ClampArt (New York) present “Michael Crouser: Mountain Ranch”—the artist’s first solo show with the gallery. The exhibition will remain open until the next 9 September. In the snowy early spring of 2006, photographer Michael Crouser was invited to Sweetwater Ranch in Northwestern Colorado by his friends Matt and Hope Kapsner. They thought the artist might be interested in documenting their neighboring ranchers during calving season. Initially reluctant about making the trip, once he arrived, Crouser soon was pleasantly surprised to find the fourth-, fifth-, and even sixth-generation ranchers he met kind and welcoming, and he soon was intrigued and inspired by their work and the authentic if sometimes austere way of life he observed.
Traveling back to the mountain ranch over nearly a decade, Crouser found himself drawn not to the ways in which ranching life and work had changed over the years, but rather the constancy. He writes: “There is the mending, by hand, of miles of barbed-wire fences. There are long-abandoned homesteads, still used by neighbors for their crumbling corrals, grass and water. There are the animals the ranchers work with, the animals they guard against, and the animals they raise for slaughter. And there is the landscape, which frames and defines these people’s niche in ranching and which, because of its beauty and richness, may ultimately, and perhaps ironically, hasten the demise of this traditional way of life.”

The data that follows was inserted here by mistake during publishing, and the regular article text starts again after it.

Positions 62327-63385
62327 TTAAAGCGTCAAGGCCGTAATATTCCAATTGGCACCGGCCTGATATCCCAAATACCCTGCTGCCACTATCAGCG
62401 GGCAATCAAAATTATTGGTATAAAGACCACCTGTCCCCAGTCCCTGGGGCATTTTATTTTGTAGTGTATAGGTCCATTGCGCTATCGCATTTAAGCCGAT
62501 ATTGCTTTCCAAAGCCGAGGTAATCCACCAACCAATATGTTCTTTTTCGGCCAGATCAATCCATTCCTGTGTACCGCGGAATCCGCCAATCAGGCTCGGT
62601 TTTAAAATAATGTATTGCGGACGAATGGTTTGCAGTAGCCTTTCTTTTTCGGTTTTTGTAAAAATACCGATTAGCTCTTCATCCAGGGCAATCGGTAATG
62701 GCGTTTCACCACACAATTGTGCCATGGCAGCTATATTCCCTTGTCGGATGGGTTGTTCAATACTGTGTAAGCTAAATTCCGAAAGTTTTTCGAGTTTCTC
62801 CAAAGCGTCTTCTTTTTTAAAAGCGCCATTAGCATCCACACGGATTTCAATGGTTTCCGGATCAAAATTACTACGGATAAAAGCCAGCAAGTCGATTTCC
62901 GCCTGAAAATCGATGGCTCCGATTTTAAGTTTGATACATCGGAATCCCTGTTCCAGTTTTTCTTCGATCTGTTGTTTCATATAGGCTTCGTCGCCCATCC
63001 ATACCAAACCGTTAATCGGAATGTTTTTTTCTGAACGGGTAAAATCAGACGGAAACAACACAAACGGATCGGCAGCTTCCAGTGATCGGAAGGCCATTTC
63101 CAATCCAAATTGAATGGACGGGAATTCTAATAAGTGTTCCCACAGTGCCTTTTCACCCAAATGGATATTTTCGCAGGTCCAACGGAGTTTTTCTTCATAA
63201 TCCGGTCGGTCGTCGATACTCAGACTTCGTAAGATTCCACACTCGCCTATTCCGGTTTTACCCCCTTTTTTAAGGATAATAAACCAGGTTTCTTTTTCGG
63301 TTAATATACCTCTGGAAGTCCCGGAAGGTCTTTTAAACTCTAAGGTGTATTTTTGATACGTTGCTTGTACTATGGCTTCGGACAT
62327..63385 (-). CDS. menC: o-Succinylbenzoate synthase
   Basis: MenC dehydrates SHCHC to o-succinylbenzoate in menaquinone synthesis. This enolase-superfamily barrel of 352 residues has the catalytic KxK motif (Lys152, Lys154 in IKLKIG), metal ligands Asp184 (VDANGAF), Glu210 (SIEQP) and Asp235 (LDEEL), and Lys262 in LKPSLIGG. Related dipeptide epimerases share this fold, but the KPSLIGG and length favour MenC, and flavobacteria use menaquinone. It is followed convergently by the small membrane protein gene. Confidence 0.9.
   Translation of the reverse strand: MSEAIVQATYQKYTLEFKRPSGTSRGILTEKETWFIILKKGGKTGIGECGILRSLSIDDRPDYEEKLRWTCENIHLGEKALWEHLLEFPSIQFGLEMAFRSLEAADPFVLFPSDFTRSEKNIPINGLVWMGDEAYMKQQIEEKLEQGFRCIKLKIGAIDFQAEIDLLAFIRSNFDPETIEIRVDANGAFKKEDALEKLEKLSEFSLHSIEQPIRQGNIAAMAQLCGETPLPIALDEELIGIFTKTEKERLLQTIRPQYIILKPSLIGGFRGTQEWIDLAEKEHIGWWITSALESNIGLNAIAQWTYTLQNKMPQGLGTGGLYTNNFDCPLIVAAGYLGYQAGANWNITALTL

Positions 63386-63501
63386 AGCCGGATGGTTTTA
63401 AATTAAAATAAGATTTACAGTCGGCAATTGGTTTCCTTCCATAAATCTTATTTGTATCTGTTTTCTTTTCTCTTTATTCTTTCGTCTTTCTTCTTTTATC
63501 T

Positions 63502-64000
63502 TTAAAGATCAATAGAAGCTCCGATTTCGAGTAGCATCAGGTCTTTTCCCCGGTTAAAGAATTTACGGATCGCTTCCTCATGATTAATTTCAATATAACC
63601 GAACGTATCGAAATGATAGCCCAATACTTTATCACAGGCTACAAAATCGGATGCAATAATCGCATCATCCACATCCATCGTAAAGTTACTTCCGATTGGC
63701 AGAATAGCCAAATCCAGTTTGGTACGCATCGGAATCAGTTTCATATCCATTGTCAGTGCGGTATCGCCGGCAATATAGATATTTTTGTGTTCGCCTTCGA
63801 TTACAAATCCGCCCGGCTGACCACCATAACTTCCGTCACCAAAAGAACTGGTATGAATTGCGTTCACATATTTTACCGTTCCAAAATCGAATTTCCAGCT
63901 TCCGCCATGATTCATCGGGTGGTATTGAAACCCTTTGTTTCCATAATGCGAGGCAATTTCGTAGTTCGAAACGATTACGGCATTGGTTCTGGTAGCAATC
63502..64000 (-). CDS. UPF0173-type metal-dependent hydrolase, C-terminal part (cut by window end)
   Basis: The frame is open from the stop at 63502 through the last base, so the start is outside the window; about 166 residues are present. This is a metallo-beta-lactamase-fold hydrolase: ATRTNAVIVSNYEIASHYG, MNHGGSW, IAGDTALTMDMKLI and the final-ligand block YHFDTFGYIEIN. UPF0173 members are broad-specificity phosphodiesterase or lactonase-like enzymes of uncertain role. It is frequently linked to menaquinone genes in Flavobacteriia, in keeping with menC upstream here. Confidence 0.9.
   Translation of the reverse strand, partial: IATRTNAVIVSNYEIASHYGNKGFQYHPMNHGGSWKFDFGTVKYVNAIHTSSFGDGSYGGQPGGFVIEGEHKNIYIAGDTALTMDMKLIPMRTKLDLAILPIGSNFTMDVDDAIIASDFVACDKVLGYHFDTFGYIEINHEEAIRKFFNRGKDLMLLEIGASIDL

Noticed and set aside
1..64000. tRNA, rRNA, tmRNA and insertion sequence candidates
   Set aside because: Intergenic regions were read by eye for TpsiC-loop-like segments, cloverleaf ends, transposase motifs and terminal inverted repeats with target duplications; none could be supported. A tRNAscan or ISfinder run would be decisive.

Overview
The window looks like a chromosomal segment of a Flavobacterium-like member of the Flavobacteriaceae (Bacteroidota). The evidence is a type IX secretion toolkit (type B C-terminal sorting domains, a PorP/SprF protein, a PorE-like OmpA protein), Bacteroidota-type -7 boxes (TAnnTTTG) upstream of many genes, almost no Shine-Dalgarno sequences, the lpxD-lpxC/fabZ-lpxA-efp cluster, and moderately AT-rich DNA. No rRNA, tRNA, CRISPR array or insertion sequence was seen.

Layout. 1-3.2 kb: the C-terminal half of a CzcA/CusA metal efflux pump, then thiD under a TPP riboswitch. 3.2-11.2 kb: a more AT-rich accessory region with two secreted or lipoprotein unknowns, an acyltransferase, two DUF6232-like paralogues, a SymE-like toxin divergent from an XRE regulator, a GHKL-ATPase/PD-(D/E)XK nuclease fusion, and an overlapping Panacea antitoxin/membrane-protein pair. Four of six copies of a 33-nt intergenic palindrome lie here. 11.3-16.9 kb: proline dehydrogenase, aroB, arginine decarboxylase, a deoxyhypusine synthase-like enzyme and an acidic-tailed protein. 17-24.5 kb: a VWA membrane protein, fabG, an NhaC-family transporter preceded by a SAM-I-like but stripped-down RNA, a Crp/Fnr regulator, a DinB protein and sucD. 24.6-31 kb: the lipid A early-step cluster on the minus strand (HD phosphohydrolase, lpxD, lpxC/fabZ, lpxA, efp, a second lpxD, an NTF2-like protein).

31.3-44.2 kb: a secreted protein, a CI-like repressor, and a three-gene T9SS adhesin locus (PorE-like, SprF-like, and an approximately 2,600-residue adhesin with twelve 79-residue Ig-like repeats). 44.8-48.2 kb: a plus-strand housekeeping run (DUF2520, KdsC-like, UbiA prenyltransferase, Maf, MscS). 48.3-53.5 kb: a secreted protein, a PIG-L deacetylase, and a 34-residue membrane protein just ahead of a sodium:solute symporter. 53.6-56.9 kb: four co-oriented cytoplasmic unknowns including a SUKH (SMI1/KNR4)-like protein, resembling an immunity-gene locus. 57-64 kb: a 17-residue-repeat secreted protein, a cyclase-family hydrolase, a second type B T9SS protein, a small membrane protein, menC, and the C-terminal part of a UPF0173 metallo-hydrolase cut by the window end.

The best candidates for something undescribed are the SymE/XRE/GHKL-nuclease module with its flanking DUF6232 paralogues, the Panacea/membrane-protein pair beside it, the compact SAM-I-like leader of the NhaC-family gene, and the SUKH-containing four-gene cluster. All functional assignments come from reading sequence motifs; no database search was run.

Shot on Kodak Tri-X film with either a Pentax 67 or a Nikon F4, all of Crouser’s photographs are hand-printed. The artist believes how you say something is just as important as what you say, and tactile photography is part of his personal expression.